Zoning change debate focus

Believe it or not, many of those who live next to Howard County's newest highway, Route 100, love the location. The traffic isn't so loud as you might think, they say, and being so close to the highway cuts down on their commute.

Which is why they can't understand why the owner of two vacant parcels at the intersection of Routes 100 and 103 claims he can't develop the land as housing.


Dr. Ahsan Kahn, owner of a 17 1/2 -acre plot at the northeastern corner of the juncture and a 4 1/2 -acre plot at the southeastern corner, has applied for a zoning change to build office towers on the sites, which are zoned residential.

The lots' proximity to Route 100 makes them unfit for housing, he says, but ideal for offices.


Many residents object to the proposed change, saying office towers would bring more traffic to an overburdened intersection. Building homes on the parcels, they say, would be more consistent with nearby residential neighborhoods.

"It's great living by the ramp. You can hit everything so fast," said Richard Williams, who lives in the Lynwood development on the north side of Route 100. "We love it. Everybody loves 100 here."

On this, the two sides can agree: The fate of the two open parcels will help determine the direction of the fast-growing corridor along Route 100, where subdivisions and commercial development have been vying for dominance since the road opened in 1998.

"I drove down Route 100, and it's not all commercial or all residential - it's really a mixed-use area," county Planning Board Chairwoman Joan Lancos said this week.

State and county officials are lining up on either side of the rezoning dispute, which will be heard by the Zoning Board - made up of the five County Council members - on March 21. The county Planning and Zoning Department endorsed the change, saying the residential zoning assigned to the area in 1993 did not take into account how Route 100 would affect the area.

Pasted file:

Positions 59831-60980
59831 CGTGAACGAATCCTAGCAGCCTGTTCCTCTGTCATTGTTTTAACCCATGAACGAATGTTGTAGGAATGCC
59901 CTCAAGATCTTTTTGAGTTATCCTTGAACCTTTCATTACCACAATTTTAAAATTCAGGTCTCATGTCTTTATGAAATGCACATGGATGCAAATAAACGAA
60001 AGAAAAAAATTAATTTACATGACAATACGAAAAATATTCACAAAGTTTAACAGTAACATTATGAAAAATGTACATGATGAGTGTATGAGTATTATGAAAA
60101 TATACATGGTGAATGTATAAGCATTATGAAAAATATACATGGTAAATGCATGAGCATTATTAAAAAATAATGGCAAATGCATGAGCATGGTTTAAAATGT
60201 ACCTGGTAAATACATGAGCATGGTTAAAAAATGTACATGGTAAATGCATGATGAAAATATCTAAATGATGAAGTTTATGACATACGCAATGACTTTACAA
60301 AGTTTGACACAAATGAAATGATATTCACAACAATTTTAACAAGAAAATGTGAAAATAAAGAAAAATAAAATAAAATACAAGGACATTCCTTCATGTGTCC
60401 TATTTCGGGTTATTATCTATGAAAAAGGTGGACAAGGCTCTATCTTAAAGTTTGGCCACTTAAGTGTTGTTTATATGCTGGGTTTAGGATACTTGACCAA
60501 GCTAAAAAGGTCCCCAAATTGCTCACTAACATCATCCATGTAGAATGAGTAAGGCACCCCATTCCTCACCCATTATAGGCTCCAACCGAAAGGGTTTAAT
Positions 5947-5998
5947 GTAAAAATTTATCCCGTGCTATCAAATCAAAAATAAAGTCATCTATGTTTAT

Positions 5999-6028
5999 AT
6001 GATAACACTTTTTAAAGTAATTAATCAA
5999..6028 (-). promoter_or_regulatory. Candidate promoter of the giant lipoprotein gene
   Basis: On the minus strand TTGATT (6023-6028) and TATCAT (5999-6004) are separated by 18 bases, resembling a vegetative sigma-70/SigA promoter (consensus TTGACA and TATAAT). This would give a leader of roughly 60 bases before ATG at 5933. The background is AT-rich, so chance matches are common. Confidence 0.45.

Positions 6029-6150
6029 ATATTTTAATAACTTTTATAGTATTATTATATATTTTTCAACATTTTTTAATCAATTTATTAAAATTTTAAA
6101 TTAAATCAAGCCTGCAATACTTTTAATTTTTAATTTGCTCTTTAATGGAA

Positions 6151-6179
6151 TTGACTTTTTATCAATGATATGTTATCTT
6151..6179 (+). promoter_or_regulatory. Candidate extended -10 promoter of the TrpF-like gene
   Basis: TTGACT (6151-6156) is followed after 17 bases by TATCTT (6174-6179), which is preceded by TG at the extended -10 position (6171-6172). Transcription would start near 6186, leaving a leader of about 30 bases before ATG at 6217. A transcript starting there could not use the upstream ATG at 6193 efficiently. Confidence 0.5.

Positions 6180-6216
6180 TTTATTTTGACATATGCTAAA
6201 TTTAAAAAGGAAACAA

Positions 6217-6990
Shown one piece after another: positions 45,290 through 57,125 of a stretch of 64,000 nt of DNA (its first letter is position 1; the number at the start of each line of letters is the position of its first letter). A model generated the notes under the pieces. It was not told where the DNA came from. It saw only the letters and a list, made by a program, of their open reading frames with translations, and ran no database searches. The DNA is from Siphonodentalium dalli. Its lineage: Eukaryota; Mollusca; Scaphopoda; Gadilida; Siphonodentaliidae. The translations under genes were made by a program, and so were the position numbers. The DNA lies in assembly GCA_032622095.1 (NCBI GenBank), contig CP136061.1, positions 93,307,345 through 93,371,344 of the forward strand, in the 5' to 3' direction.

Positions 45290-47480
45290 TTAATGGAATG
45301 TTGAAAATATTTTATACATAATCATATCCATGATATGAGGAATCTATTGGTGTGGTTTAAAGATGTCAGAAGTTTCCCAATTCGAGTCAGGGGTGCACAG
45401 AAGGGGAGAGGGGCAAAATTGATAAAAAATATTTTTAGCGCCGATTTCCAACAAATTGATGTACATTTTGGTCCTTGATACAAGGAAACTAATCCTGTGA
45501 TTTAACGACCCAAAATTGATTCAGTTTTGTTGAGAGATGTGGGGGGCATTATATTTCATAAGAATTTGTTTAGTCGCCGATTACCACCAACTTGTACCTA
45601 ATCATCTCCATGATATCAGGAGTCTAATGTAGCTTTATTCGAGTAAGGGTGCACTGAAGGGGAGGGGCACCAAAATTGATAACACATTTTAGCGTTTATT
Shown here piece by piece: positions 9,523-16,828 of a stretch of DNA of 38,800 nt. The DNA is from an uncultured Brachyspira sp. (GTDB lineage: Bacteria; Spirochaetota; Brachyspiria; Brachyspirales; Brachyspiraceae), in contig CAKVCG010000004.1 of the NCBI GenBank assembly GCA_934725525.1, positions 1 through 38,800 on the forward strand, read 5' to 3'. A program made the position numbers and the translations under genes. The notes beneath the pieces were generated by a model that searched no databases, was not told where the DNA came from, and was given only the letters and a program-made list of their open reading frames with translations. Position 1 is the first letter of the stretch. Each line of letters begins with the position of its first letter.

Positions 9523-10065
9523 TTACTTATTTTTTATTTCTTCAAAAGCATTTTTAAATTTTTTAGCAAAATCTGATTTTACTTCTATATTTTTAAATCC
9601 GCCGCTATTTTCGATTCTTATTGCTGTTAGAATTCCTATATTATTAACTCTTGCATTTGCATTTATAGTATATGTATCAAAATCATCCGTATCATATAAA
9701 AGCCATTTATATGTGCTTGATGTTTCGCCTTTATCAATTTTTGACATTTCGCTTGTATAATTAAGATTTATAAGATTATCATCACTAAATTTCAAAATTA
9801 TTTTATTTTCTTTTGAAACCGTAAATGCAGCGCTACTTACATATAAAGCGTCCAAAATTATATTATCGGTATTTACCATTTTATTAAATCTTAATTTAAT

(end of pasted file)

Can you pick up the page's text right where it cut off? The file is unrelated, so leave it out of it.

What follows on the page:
The State Highway Administration has come out against the change, arguing in a strongly worded letter that office towers could further complicate the juncture of Routes 100 and 103,where the unusual roundabout-style interchange sees lengthy backups at rush hour.

Building an office tower on the northern parcel probably would require a new traffic light on Route 103 (also known as Meadowridge Road), while an office tower on the southern parcel could be reached only by Wesley Drive, a smaller, residential street.

In addition, wrote Kenneth A. McDonald Jr., chief of the state's Engineering Access Permits Division, rezoning the two parcels probably would increase the likelihood that vacant parcels at the other two corners of the intersection would be developed commercially. This, he said, would have "further detrimental impacts on the operation" of the interchange.


Acting partly on these concerns, the county Planning Board last week recommended against the zoning change. Board members rejected Khan's contention that the opening of Arundel Mills mall east of the site and construction of an office complex on what used to be the University of Maryland Horse Farm west of the site provided arguments for a zoning change; those sites, they said, were too far away to be relevant.

"We believed there has been a change in the neighborhood, but the question was whether the change was enough to justify a change in the zoning," said Lancos.

Defending the proposed change at last week's hearing, Khan's lawyer, Richard B. Talkin, said the state's concerns about the traffic impact did not take into account a recent revision in Khan's plans. After meeting with residents who live north of Route 100, Talkin said, Khan and his developer, Donald R. Reuwer Jr., have agreed to construct only one office building on the northern parcel and build 87 units of senior citizen housing on the rest of it.

Neighbors of the southern parcel seized on this concession, saying the addition of a retirement community proved that the parcels could be used for housing.

"Has Route 100 changed the neighborhood? You bet it has, but not the way [Talkin] claims. Route 100 has turned the area into an ideal residential location," said resident Howard Weinstein. "There are scores of existing homes just as close to Route 100 as the Khan parcels."